Pelosi Announced Trump’s Impeachment Inquiry 24 Hours Ago—And a Lot Has Happened
It has been a bizarre and rapidly moving news cycle on U.S. President Donald Trump, his meetings on the sidelines of the United Nations General Assembly—notably with Ukrainian President Volodymyr Zelensky—and House Speaker Nancy Pelosi’s announcement that an impeachment inquiry has begun.
Early on Wednesday, the White House released a “transcript” which read more like a summarization or memo of the president’s July 25 call with Zelensky, just one day after former special counsel Robert Mueller had testified in front of Congress.
The move was to quell the accusations of corruption after a whistleblower filed a complaint which said, among other things, that Trump asked Zelensky to “look into” potential 2020 election rival and former Vice President Joe Biden and his son Hunter, who held a seat on the board of a Ukrainian gas company.
During a joint press conference after their bilateral meeting, Zelensky said he believed only the U.S. side of the phone call would be published.
“I personally think that sometimes such calls between presidents of independent countries should not be published. I just thought that they would publish their part,” he said to Ukrainian media.
According to the White House summary, Trump said: “I would like for you to do us a favor” and suggested Zelensky work with U.S. Attorney General Bill Barr, as well as Trump’s personal lawyer Rudy Giuliani.
Trump also mentioned CrowdStrike, a U.S.-based company internet security company which had been hired to look into the 2016 hack of the Democratic National Committee’s servers. According to the White House summary, he seemed to believe Ukraine was in possession of a “missing” server which could clear Russia of charges of interfering with the 2016 U.S. election.
During the joint press briefing, Trump also suggested the 33,000 emails deleted from Hillary Clinton’s personal server “could be in Ukraine” with no further explanation.
Zelensky, a former comedian, seemed lighthearted during the briefing except for one moment when he had a notably incredulous look on his face after Trump said he hoped Zelensky and Russian President Vladimir Putin could “get together and solve” the issue of Crimea, a region which Russia illegally annexed from Ukraine in 2014. The U.S. does not recognize the annexation.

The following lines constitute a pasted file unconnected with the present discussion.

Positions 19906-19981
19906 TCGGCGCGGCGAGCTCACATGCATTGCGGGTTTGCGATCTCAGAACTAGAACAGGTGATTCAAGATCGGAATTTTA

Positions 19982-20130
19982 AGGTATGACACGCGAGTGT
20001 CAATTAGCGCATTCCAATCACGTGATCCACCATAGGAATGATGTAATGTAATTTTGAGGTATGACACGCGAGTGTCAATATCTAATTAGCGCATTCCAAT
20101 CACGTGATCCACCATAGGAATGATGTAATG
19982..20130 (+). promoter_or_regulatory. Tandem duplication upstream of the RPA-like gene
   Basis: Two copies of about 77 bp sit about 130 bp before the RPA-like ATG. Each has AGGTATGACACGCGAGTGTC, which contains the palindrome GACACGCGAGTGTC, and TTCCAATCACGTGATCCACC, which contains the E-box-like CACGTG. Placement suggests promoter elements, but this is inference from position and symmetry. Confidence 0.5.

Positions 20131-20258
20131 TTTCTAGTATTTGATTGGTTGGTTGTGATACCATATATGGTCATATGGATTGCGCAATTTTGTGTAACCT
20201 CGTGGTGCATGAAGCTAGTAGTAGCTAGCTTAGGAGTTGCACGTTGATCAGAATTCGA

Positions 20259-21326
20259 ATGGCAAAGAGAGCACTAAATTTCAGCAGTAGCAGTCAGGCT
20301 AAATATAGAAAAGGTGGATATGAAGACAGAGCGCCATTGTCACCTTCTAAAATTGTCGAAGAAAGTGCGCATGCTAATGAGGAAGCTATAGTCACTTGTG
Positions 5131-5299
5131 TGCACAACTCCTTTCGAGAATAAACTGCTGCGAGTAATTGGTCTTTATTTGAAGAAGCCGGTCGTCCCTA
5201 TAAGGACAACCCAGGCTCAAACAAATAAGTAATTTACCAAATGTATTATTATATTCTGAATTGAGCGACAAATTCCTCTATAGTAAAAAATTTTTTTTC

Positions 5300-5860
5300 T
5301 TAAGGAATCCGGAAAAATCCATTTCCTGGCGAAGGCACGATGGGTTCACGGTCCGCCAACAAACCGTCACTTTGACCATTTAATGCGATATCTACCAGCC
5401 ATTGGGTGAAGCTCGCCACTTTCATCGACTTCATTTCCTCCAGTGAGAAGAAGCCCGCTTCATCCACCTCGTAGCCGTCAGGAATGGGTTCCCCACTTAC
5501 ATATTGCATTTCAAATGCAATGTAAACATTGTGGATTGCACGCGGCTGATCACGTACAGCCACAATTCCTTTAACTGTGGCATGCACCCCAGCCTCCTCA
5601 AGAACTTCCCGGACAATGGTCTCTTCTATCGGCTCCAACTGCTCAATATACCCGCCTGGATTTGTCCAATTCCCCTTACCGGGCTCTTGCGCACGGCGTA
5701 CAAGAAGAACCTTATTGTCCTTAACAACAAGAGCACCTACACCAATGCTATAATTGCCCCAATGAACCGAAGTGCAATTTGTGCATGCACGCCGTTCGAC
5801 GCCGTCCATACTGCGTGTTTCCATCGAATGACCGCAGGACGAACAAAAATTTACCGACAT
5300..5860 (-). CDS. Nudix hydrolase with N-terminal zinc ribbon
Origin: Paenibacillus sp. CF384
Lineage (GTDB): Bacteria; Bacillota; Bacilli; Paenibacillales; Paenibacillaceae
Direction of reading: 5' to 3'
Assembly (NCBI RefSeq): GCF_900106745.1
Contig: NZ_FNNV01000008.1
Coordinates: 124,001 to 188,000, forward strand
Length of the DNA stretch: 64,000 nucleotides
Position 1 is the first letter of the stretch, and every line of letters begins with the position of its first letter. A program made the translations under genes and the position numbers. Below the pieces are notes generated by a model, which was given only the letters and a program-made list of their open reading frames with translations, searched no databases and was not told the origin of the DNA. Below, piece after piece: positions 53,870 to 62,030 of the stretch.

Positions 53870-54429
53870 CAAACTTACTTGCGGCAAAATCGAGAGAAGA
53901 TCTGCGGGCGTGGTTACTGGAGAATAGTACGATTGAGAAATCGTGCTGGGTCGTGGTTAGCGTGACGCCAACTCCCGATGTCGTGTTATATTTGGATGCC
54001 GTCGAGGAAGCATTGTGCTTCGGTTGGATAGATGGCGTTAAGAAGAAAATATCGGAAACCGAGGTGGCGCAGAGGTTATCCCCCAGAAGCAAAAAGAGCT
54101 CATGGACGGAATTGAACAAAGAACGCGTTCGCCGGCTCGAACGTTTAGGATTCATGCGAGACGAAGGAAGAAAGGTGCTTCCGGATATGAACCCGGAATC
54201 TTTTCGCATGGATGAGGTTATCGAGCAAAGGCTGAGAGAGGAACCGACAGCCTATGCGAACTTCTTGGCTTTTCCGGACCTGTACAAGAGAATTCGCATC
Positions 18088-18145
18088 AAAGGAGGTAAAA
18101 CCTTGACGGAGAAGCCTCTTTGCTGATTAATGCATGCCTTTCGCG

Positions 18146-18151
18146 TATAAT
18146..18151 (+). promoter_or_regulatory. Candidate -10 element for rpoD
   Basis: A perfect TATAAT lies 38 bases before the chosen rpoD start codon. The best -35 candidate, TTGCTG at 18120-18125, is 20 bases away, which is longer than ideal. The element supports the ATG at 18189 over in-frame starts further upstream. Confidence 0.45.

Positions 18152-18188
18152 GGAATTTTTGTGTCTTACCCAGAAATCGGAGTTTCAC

The Ukrainian leader then said: “I’m sorry but I don’t want to be involved [in] Democratic open elections of USA. We have, I think, good phone call, normal. Nobody push it.” Trump quickly interjected: “In other words, no pressure.”
The briefing ended with the president stating: “Nancy Pelosi, as far as I’m concerned, unfortunately she’s no longer Speaker of the House.”
The call was made just days after Trump withheld $400 million in military aid, according to the Washington Post. It all added up, for Congressional Democrats, to a “shakedown” of a foreign leader and the House and Senate Intelligence committees got a look at the anonymous whistleblower statement later on Wednesday after it was initially held up by the White House.
Of course, the day did not end there, with the president further commenting at a solo press conference normally meant for questions about the actual reason he is in New York, the U.N. General Assembly.
Following his characteristic rant against various media outlets and his perception of a lack of coverage of certain UN-related news—he used the phrase “witch hunt” again—the president said the whistleblower’s information was “secondhand…which is interesting.”
He said he “insists on transparency” from the Bidens, accusing Hunter Biden of being involved in taking “millions of dollars out of Ukraine and China.” No evidence for the claim was provided. He also said Giuliani was looking into where the “Russian witch hunt…a total phony scam” started.
He then went on to claim Democrats “threatened” a Ukrainian prosecutor whom the State Department, International Monetary Fund, and European Union all wanted out of office for not prosecuting corruption. He also claimed President Barack Obama had asked foreign leaders for information on him, only citing “books” as evidence of his accusation.
More must-read stories from Fortune:
—What is CrowdStrike? Trump mentioned the company in his Ukraine call
—What the latest polling tells us about public support for impeachment
—These are the key players in the Trump impeachment inquiry
—How impeachment momentum massively shifted among democrats
—The 25 most powerful women in politics
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